World Bulletin / News Desk
Argentina will launch a program Saturday for buying furniture, washing machines and other goods with no-interest payment plans in an effort aimed at reviving consumer demand as the economy sours.
The program allows Argentinians to buy select goods on credit cards in up to 12 installments without interest when bought between Thursdays and Sundays at an initial 1,300 shops and 56 chain stores.
The roster of outlets will be expanded to as many as 100,000, according to estimates by the Ministry of Industry.
“The program will be a motor of growth,” Alejandro Vanoli, head of the National Securities Commission, told the state newswire Telam on Friday. “It will strengthen the economy, above all in some sectors like the production of household appliances.”
Latin America’s third-largest economy fell into recession this year after growing robustly over the previous decade, with consumer demand slumping under 40 percent annual inflation, rising utility rates and concerns about job losses.
Most economists expect the economy to contract by more than 2.5 percent this year.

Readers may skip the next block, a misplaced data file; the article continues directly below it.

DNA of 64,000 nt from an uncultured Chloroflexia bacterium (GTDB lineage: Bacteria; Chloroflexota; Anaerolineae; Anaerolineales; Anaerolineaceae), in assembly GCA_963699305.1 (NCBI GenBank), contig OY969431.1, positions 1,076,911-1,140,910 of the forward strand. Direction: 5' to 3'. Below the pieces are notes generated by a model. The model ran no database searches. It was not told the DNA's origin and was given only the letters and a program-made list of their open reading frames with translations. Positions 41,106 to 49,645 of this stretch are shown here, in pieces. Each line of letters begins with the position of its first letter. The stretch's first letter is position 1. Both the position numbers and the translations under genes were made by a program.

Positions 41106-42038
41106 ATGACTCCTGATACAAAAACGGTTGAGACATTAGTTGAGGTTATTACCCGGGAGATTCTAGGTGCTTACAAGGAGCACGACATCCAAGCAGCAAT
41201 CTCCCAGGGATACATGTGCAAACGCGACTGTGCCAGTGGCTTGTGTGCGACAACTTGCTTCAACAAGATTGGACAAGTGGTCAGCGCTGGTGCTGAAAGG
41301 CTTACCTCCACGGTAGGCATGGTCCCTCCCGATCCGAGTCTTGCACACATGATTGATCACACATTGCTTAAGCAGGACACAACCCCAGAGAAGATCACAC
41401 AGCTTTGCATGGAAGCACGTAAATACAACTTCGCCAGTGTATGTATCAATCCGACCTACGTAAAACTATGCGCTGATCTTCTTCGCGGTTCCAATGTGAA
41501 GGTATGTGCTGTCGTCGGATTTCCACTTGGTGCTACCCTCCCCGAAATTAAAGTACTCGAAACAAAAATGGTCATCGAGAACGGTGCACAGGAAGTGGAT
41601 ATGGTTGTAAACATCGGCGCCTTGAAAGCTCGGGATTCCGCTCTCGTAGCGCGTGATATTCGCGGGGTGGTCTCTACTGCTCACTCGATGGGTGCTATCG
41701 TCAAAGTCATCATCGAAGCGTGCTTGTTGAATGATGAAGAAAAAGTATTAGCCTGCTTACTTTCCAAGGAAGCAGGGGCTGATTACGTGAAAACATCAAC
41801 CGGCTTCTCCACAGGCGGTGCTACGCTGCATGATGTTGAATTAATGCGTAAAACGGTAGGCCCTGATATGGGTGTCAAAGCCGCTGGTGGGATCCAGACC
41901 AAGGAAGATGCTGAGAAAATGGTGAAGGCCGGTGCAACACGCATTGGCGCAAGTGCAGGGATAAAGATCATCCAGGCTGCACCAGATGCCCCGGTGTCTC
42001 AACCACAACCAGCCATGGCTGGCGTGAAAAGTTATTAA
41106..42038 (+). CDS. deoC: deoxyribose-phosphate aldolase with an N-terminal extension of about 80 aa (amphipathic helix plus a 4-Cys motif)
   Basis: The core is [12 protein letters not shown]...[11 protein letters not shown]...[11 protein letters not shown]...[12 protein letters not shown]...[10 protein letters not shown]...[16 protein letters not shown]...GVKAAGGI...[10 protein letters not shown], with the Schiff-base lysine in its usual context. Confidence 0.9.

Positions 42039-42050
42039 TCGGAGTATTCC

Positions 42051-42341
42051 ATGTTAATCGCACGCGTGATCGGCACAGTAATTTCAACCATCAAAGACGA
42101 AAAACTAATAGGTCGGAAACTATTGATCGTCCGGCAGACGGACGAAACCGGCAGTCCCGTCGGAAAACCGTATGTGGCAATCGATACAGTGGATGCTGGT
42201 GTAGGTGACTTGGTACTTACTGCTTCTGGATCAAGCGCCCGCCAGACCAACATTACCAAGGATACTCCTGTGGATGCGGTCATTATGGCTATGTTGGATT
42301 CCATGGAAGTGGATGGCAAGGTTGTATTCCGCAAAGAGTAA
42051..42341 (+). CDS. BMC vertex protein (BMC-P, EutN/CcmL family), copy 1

President Cristina Fernandez de Kirchner announced the program late Thursday, saying it includes bicycles, construction materials and other goods as well as hotels and long-distance bus travel.
She called on citizens to keep shopping to help the economy through the downturn.
“When you don’t consume out of fear of losing your job, you will eventually lose it because there is no market,” she said on national television. “The plan will protect national production and employment.”
“We should invest in things that we can touch and see,” she added.
Big ticket items have led the decline in consumer spending this year. Auto sales fell 34 percent in July compared to a year earlier, according to the Argentine Auto Manufacturers Association. Home appliance sales are down 7 to 8 percent compared with 2013 and supermarket sales are down 2 percent, government data shows.
Gaston Rossi, an economist at LCG, a consulting firm in Buenos Aires, said the payment program could spur consumption as people take advantage of the interest-free installments to shop now before prices rise with inflation.
But the overall impact on consumption is still questionable, he added.
This is for two reasons. First, consumer spending boomed between 2003 and 2011 when the economy expanded by an average of 8 percent a year and salaries rose faster than inflation. That has reduced demand for new durable goods this year, Rossi said. “People have already stocked up on goods, on cars, washing machines and smart TVs.”
Another reason is that this is the first year that real wages, or wages adjusted for inflation, have declined since the country emerged from a 2001-02 economic crisis, Rossi said.
Nominal wages are on track to rise 30 percent this year compared with 2013, yet with inflation expected to end the year at a lowball 37 percent, that means there will be a decline of 7 percentage points in real wages, he said.Last Mod: 13 Eylül 2014, 10:15